Keywords:frictional behavior, acoustic emission, shear rate, landslide mobility, halite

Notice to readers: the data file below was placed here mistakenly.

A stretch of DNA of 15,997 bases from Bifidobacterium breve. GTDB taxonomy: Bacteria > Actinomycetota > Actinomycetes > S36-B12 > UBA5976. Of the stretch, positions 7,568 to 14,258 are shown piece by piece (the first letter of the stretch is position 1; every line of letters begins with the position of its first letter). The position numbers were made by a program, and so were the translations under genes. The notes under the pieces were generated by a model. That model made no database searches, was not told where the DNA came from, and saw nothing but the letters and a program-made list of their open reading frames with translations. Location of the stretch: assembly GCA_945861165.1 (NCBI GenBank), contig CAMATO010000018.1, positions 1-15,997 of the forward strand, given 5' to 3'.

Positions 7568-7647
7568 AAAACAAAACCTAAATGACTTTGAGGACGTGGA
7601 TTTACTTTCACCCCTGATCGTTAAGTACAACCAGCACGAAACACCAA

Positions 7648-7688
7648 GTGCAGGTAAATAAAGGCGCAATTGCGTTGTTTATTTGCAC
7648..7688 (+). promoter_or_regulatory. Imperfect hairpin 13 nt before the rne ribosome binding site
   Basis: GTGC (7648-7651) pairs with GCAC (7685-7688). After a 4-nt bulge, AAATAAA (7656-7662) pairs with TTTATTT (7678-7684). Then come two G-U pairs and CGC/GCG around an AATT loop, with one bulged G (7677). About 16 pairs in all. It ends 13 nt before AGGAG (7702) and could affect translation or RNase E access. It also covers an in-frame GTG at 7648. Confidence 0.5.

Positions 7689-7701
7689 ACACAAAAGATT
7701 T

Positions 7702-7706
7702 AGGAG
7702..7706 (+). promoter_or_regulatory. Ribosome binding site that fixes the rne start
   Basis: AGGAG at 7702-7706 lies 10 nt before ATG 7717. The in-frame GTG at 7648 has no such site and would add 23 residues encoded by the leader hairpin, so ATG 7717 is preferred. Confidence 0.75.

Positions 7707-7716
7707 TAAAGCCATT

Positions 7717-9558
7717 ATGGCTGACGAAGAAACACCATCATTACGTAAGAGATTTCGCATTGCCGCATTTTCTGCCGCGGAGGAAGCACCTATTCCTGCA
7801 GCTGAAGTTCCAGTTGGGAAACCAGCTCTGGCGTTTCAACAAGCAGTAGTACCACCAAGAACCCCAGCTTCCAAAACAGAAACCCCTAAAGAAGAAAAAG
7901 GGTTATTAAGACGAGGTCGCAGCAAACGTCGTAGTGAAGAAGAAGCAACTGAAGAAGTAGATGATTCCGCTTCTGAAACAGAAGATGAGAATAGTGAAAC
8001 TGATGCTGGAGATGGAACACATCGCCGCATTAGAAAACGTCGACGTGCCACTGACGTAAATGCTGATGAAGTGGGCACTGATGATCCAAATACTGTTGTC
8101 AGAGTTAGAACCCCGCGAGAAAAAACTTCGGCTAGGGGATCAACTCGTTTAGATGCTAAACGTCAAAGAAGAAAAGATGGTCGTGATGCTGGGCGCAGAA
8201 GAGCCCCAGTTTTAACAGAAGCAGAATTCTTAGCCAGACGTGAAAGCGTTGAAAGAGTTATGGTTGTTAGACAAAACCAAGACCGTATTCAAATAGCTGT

The frictional properties of granular materials provide fundamental insights into geophysical processes such as landsliding and earthquake faulting. Some previous experimental studies have shown that the mineralogy of constituent materials plays a first-order control on the transitions of mechanical behaviors, including sliding stability or instability. Moreover, other laboratory investigations have demonstrated the importance of shear rate as a primary control on the strength properties, leading to rate-strengthening or rate-weakening. Despite these efforts, however, neither the knowledge of general relationships among mechanical conditions, material properties and frictional behavior nor the underlying processes are well understood. Here we report on a suite of ring-shear experiments designed to investigate the influence of grain interfaces on the granular frictional behavior over a wide range of shear rates. Samples, consisting of granular halite and mixtures of granular halite and silica sand, were sheared at room temperature and constant normal stress of 400 kPa, and we varied the proportions of halite by weight. The same loading procedures were adopted during each experiment, and the acoustic emissions (AEs) were monitored with a sampling rate of 1.0 MHz. We found that: (1) the pure halite sample shows stick-slip instability, but the pure silica sand sample exhibits stable-sliding; (2) inclusion a low concentration of halite is strongly to modify the frictional behavior and specifically to reduce its ability to sustain stable-sliding for silica sand sample; (3) the stress drop and recurrence time of instability events increase with increasing halite contents, but the occurrence of plastic deformation increases the recurrence time. Ultimately, we discussed the related energy dissipation process considering the released acoustic energy to evaluate the landslide mobility.